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I'm trying to write a bash script to run from Linux on a CD or flashdrive that can mount Windows and change stuff, but I don't know how to go about detecting which partition/drive is Windows.

My best guess would be somehow using awk to detect the largest thing in /dev, but I have no idea how to go about writing the expression.

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If you feel confident that partition IDs are correct:

# fdisk -l 2>/dev/null | awk '/NTFS$/ {print $1}'

That should print the block devices for the NTFS volumes.

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Is that 2>/dev/null (with the >)? – ignis Apr 27 '13 at 17:55
Er yeah. Fixed. Original command would probably have you waiting a while for it to complete, heh. – Bratchley Apr 28 '13 at 21:15

You can use df -T to get all the partitions and their types. Then find the partition with type NTFS (or whatever your Windows partitions are fomatted as, e.g. Fat32?) like so:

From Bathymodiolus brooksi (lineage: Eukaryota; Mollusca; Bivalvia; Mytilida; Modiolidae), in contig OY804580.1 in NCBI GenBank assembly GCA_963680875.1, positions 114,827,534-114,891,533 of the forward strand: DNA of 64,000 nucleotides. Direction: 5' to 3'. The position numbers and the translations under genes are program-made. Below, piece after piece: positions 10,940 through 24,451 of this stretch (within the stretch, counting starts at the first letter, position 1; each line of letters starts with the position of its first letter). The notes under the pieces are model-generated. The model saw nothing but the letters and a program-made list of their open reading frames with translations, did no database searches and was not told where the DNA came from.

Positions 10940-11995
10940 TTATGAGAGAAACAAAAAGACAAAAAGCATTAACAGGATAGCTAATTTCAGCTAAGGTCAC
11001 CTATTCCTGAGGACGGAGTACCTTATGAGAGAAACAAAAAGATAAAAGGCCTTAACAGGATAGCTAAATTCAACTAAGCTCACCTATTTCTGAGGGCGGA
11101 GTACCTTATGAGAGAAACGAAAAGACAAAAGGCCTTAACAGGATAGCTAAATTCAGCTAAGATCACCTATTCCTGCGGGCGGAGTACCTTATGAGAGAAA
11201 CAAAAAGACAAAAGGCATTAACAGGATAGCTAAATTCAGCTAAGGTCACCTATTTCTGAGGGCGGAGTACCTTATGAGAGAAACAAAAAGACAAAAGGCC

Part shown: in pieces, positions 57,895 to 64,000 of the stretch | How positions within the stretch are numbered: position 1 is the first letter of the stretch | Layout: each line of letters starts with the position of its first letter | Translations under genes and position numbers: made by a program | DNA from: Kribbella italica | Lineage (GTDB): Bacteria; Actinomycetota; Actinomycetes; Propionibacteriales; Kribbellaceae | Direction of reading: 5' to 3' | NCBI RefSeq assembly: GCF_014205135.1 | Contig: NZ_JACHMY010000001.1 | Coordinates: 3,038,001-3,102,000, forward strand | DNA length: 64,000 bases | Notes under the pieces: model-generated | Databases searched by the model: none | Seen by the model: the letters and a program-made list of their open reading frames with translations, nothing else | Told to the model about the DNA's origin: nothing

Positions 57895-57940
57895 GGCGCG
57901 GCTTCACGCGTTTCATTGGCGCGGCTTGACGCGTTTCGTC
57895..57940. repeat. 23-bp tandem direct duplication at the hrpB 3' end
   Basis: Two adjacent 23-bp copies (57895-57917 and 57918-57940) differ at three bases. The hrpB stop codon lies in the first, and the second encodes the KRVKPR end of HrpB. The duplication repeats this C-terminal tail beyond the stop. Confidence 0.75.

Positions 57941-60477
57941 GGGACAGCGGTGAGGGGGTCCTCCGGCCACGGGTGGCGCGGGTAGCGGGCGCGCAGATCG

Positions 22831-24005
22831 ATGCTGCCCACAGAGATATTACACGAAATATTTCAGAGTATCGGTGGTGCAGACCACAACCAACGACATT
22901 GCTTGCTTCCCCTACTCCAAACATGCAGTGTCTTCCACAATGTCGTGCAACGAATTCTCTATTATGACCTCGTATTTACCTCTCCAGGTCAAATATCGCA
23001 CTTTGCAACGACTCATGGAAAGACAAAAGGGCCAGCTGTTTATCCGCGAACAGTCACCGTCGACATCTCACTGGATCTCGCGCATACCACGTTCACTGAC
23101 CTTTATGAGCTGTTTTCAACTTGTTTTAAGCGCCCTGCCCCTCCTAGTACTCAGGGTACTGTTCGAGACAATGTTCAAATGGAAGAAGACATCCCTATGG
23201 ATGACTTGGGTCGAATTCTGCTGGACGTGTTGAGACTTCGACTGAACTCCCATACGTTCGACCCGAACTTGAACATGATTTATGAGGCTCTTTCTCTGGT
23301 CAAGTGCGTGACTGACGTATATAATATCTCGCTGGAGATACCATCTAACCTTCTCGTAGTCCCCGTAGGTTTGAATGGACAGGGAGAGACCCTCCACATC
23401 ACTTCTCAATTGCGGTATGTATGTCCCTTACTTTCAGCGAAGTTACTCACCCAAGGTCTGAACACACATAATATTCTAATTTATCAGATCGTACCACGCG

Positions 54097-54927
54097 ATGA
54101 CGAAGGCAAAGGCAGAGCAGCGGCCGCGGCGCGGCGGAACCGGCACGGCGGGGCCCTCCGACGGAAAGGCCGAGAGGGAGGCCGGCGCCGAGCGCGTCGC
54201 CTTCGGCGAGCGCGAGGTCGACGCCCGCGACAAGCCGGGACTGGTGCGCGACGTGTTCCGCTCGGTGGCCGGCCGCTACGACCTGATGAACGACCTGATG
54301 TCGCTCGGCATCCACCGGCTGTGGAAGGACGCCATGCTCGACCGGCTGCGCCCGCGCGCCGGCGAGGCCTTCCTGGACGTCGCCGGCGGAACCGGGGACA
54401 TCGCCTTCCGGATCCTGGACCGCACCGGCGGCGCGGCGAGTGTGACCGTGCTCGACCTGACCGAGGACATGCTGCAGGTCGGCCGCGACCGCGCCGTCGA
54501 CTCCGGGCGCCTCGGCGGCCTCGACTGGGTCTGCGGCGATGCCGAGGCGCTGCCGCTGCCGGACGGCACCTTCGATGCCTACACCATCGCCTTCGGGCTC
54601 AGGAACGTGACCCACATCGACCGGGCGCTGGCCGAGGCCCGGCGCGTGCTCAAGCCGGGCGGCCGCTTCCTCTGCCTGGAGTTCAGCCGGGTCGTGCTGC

PARTITIONS=$(df -T | grep fat32 | awk '{print $1}')

Then you can use a loop to go over the partitions and do stuff with them.

A more robust solution would be to mount the potential partitions an check to see if they have e.g. a Windows directory in the root.

Does that answer your question?

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That looks like it'll work, though my concern was that different PCs may have their drives named differently from Linux's point of view, so I'd have to check drive and partition – Peace Blaster Apr 22 '13 at 15:15

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